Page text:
The Tax Justice Network has published its new Financial Secrecy Index this morning.
One of the issues on which it is surprisingly vague is just what a secrecy jurisdiction is. In the supporting narrative they say:
We use the term ‘secrecy jurisdiction’ interchangeably with the term ‘tax haven’ — depending on which aspect of a jurisdiction we want to emphasise. So for this project we generally prefer the term ‘secrecy jurisdiction.’
There is no generally agreed definition of what tax havens or secrecy jurisdictions are: the phenomenon has many different aspects and no definition captures them all. So we do not offer our own formal definition - though we do take a broad view of the phenomenon. Loosely speaking, a secrecy jurisdiction provides facilities that enable people or entities escape (and frequently undermine) the laws, rules and regulations of other jurisdictions elsewhere, using secrecy as a prime tool.
I admit I think that this is wrong. First of all there is a definition of secrecy jurisdictions. I offered it for the Tax Justice Network when creating the methodology for the Financial Secrecy Index in 2009 in a paper I wrote then entitled 'Defining the Secrecy World: Rethinking the language of ‘offshore’ '. The use of the term secrecy jurisdiction since that time is pretty much down to the work I did in that paper which said that there are two parts to the definition of a secrecy jurisdiction:
Firstly, secrecy jurisdictions create regulation that they know is primarily of benefit and use to those not resident in their geographical domain.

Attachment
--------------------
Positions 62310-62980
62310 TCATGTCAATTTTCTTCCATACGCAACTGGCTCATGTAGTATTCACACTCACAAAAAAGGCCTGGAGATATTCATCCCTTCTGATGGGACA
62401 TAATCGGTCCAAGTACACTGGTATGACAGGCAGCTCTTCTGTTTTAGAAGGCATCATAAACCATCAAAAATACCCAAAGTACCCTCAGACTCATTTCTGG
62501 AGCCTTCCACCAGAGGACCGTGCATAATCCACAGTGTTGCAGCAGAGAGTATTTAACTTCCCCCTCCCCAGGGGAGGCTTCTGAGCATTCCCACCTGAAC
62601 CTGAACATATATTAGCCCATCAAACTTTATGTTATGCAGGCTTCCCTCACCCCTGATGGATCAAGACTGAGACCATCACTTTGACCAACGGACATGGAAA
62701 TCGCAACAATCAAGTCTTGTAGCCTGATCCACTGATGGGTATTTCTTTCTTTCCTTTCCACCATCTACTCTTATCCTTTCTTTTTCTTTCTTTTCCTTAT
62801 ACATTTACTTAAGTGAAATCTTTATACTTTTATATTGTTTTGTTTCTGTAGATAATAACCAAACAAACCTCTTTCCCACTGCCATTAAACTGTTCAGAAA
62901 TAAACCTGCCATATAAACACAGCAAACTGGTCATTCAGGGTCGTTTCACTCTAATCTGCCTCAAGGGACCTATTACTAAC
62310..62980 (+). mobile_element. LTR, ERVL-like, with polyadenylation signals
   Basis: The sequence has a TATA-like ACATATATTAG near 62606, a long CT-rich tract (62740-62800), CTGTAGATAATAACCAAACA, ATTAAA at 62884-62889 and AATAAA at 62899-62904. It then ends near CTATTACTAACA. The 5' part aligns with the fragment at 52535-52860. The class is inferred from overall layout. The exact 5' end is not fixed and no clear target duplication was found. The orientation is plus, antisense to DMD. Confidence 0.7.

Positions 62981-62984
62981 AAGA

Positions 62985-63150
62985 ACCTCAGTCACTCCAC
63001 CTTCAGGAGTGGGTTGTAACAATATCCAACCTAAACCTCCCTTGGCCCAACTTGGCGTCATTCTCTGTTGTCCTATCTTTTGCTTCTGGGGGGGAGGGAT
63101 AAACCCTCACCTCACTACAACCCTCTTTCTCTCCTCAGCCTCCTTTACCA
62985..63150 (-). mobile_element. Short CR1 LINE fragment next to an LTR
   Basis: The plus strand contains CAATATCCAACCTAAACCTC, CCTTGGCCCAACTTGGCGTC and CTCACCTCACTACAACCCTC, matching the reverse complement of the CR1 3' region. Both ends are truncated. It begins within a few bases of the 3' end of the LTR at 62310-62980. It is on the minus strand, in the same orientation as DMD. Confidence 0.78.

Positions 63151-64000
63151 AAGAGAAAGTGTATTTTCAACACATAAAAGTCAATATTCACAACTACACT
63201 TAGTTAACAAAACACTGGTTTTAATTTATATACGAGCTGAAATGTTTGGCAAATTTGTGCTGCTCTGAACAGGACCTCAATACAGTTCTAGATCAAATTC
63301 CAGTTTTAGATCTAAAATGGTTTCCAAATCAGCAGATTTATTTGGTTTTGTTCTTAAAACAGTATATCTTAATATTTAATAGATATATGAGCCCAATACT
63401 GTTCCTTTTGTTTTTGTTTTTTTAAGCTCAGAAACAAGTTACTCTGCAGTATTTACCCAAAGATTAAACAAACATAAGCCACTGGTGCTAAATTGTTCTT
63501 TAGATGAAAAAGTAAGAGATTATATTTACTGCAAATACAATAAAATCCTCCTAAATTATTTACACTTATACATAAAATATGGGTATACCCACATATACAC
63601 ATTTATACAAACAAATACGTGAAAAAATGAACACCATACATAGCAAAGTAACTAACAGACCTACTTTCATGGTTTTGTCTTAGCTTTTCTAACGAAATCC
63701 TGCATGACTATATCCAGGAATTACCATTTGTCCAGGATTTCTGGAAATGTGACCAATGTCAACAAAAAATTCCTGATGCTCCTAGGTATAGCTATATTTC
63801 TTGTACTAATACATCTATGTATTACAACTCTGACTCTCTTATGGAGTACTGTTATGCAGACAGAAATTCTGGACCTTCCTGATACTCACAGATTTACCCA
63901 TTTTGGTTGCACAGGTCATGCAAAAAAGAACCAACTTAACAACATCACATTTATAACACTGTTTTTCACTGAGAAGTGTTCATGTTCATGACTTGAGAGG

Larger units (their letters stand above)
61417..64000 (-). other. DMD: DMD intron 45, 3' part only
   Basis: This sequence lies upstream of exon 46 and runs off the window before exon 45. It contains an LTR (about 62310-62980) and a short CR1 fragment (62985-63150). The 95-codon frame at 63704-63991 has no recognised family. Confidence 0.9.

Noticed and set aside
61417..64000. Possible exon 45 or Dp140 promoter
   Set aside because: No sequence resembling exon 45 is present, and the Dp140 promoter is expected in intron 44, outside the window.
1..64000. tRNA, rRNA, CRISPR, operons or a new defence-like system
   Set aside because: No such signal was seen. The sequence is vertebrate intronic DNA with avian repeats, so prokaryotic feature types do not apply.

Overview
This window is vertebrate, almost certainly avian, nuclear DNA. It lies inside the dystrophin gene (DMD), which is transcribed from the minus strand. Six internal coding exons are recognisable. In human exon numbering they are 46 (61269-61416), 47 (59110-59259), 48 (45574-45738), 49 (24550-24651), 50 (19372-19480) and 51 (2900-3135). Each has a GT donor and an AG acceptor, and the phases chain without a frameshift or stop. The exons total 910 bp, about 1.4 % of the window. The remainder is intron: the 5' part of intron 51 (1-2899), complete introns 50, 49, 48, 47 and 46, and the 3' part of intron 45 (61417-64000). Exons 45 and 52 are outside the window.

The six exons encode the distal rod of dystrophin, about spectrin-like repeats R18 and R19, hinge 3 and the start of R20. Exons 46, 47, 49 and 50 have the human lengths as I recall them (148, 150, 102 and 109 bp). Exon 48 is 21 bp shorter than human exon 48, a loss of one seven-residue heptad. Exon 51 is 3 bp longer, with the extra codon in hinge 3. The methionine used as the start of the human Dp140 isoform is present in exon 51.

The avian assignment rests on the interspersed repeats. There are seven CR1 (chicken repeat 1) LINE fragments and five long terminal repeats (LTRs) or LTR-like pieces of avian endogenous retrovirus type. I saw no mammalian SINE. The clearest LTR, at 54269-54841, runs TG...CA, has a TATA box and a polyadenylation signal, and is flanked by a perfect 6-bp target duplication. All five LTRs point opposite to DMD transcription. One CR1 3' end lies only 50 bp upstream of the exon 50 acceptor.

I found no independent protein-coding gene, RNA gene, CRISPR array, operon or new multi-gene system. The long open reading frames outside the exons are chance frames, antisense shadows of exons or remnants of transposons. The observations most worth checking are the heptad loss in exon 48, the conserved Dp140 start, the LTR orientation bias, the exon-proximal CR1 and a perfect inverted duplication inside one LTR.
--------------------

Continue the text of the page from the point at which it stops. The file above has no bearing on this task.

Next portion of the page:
Second, secrecy jurisdictions create a deliberate, and legally backed, veil of secrecy that ensures that those from outside that jurisdiction making use of its regulation cannot be identified to be doing so.
I said then that these characteristics in combination define a secrecy jurisdiction. That remains my view now. I am not sure why the Tax Justice Network is no longer sure.
What I am now quite certain about is that the term does not mean a place is a tax haven, although in many cases it will be. So, for example, Ireland comes 47th on the FSI but has a low secrecy score of just 37. That does not, in my view make it a secrecy jurisdiction. But it has massive financial flows. That's because it is very obviously a tax haven. The two are distinct and very obviously different on occasion, and that now needs to be said.
It is undoubtedly true that in most (but not all) of the top secrecy jurisdictions listed by TJN secrecy is fundamental to their being a tax haven - and that is true of all the UK's Crown Dependencies and Overseas Territories, for example - but to suggest the terms are synonymous is, as experience has shown, just wrong. I am sorry that this impression is now being given because I do not think it correct.